This punk rock legend survived the Holocaust — and she’s still singing and fighting
“Youse broads know howta play?!”
That was the incredulous question — or maybe a slightly veiled accusation — that club owners would ask singer Genya Ravan, then Genyusha “Goldie” Zelkovicz, when she and her group, Goldie & the Gingerbreads, tried to book gigs during the early 1960s.
Ravan had a defiant answer, evincing the kind of attitude that would serve her career well over the ensuing decades: ”’Yeah-yeah-yeah. Wait ‘til ya hear us, we’ll knock your socks off.’”
“Mine was an all-girl band and I’m in a man’s world. What else am I gonna do?” she said.
That was the universe in which the first rock band without a male musician took shape. By the mid-‘60s, Goldie & the Gingerbreads were touring Europe, opening for the Yardbirds, Rolling Stones and Kinks.
Still, the attitude persisted: Sure, girls – or women – could sing. Some of them. But play in bands? All together? In years to come, there would be Fanny, The Runaways, The Go-Go’s, The Bangles, The Slits and many more.
After Goldie & the Gingerbreads, broke up in 1967, the young singer briefly formed a trio with jazz drummer Les DeMerle, and decided to change her name. “You sound so Black you should call yourself Raven or something,” DeMerle told her.
“I did,” she said, “but I didn’t want to spell it the same.”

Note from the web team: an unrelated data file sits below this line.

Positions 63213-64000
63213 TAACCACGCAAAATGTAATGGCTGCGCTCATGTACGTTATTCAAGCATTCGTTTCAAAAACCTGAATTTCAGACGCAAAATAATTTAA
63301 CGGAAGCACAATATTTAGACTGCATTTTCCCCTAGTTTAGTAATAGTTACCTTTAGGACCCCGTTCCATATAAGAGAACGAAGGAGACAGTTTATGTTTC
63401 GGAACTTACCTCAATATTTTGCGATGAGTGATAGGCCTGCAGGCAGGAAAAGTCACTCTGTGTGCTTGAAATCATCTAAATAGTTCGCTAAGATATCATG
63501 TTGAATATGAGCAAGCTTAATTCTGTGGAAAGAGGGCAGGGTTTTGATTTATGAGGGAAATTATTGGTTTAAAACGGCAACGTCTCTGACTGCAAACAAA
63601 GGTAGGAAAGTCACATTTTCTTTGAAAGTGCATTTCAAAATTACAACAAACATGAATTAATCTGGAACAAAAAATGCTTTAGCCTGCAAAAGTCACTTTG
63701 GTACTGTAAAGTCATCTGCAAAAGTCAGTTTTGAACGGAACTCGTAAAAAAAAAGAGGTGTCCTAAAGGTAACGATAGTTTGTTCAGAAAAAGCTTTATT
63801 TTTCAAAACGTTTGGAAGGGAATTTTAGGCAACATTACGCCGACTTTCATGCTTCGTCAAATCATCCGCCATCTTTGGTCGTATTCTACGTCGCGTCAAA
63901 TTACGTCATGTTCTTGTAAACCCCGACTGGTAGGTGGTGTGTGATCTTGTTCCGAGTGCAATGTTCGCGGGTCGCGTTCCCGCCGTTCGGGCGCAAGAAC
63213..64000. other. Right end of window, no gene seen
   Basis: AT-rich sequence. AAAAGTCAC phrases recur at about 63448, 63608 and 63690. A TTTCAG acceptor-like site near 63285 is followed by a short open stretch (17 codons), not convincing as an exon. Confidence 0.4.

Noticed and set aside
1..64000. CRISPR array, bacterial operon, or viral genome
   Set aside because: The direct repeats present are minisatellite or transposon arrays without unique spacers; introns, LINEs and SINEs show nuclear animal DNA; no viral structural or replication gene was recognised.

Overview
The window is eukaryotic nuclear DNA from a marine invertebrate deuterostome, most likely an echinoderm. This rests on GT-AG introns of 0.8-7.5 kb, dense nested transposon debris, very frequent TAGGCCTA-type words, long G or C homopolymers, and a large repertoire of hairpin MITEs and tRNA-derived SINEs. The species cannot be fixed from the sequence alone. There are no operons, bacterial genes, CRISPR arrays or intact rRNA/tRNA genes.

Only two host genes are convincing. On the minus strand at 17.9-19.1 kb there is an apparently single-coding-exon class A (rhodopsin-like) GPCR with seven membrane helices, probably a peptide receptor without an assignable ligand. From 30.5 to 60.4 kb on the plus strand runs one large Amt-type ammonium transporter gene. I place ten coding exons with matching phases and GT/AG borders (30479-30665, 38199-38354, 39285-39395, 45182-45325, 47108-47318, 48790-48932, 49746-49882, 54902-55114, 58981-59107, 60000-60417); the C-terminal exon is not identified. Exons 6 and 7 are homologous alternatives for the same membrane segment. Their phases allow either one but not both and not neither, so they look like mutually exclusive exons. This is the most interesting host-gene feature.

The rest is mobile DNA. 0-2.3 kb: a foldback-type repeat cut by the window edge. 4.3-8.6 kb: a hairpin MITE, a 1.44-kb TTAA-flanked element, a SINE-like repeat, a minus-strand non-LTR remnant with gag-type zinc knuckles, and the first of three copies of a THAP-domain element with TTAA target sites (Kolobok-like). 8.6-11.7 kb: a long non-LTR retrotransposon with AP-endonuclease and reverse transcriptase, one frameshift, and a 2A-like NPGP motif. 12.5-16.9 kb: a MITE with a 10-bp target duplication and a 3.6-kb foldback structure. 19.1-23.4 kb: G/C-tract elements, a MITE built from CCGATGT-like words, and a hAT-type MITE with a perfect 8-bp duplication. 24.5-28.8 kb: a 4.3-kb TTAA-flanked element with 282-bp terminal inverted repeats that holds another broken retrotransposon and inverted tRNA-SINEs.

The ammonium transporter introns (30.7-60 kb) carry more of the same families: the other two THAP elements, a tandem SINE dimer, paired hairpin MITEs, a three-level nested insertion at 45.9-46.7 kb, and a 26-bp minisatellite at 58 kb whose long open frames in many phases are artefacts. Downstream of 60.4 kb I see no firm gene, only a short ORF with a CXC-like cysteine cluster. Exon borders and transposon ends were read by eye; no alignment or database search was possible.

Within a year, Ravan began fronting the band blues-jazz-rock band Ten Wheel Drive, the first conceived with a woman as the lead singer. There was much more music after that, as a solo artist, as a producer and currently, as a DJ, hosting two shows on SiriusXM.
“I’ve got a strength in me and that comes from my Jewish heritage,” Ravan said, on the phone. “The fighting came from the way I was brought up. My parents couldn’t afford rent for $35 on Rivington Street and we lived that way for many, many years. So, we were poor. I didn’t go out and steal, go out and mug or go out and kill. I went out and worked.”
Ravan, who just turned 82, was raised on New York’s Lower East Side and now lives in upper New York State. But as to how she got here?
The long road from Poland to America
Ravan was born in Lotz, Poland, in 1940. Her older sister and parents were transported to a Nazi work camp — or a “civilian forced labor camp” — where their job was to manufacture bullets. Genyusha was not with them. Her mother, hiding in a cellar, had given her away shortly after birth to another family for safekeeping. Two of her brothers, her grandparents and numerous aunts and uncles died in concentration camps.
After the war, six-year-old Genyusha was reunited with her parents and they were relocated to a Russian displacement camp.